1. Are you going to Celebration of Needlework in Nashua, NH May 2 – 5? Would you like to stop in Plymouth coming or going to stitch on the jacket? We’re having “shoulder sessions” the couple of days before and after. Call me [508-746-1622 X 8119] or email email@example.com to sign up.
2. Thank you to everyone who weighed in on the Mystery of Melanie Anne’s grandmother’s embroideries. I love starting conversations here that continue in the comments. I’m looking forward to unveiling the forum so we can have even more conversations.
3. Speaking of conversations in the comments, I should have clarified what I meant by our experimenting with using reeds as stiffeners in stays (corsets). We have used marsh reeds, the sort native to this area, that maybe perhaps the early colonists might have used if they made or repaired stays. (That, and getting reeds native to England that might have come over in already-sewn stays was Too Much.) I have heard of using basketry reeds to stiffen stays as a substitute for the unavailable whalebone. I tried that a few years ago, but the reed we got came in a coil. I cut it to size and filled the channels, but it kept shifting and curling. I was told to soak it to take the curl out, and I tried, BUT it still curled. How to describe…it didn’t curl against or away from the body of the wearer, but sideways. It did not look good. I gave up on the basketry reed.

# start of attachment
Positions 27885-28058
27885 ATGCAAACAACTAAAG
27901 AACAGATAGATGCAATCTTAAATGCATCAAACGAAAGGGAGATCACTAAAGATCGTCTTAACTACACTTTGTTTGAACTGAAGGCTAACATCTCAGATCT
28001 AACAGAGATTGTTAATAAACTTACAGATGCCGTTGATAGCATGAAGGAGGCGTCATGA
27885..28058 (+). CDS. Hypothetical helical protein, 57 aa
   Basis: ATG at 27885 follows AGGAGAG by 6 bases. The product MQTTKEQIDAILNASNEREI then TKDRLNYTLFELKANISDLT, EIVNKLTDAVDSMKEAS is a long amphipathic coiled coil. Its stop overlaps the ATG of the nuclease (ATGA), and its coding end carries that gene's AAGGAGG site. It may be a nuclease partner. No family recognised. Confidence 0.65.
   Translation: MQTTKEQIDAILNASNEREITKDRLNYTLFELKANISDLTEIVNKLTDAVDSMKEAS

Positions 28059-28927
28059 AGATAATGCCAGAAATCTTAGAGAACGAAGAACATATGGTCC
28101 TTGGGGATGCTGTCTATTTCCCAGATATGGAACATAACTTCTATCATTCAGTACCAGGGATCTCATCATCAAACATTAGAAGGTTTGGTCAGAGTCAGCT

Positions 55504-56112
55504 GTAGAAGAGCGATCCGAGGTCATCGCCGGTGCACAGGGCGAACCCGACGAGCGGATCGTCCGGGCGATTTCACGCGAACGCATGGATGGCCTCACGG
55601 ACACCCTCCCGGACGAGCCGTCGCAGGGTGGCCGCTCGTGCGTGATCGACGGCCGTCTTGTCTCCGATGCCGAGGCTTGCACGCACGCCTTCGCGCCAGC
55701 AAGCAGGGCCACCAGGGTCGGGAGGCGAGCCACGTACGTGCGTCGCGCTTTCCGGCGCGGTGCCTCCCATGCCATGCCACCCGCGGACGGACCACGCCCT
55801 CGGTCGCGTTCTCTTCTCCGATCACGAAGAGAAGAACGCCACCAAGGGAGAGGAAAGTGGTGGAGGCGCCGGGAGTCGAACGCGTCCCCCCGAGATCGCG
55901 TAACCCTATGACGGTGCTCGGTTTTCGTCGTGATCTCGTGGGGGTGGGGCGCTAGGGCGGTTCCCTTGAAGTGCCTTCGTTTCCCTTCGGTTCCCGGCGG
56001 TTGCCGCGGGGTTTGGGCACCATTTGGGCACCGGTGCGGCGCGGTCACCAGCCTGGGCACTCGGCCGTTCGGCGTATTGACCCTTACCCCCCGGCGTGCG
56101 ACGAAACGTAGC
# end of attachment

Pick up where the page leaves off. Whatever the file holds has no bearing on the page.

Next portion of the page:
4. Picture! Catherine from Kansas came to a session in January with her friend Deb. The weather they left at home was so cold we joked that they’d had a beach vacation in Plymouth. This is one of the exquisite pieces Catherine brought for show & tell.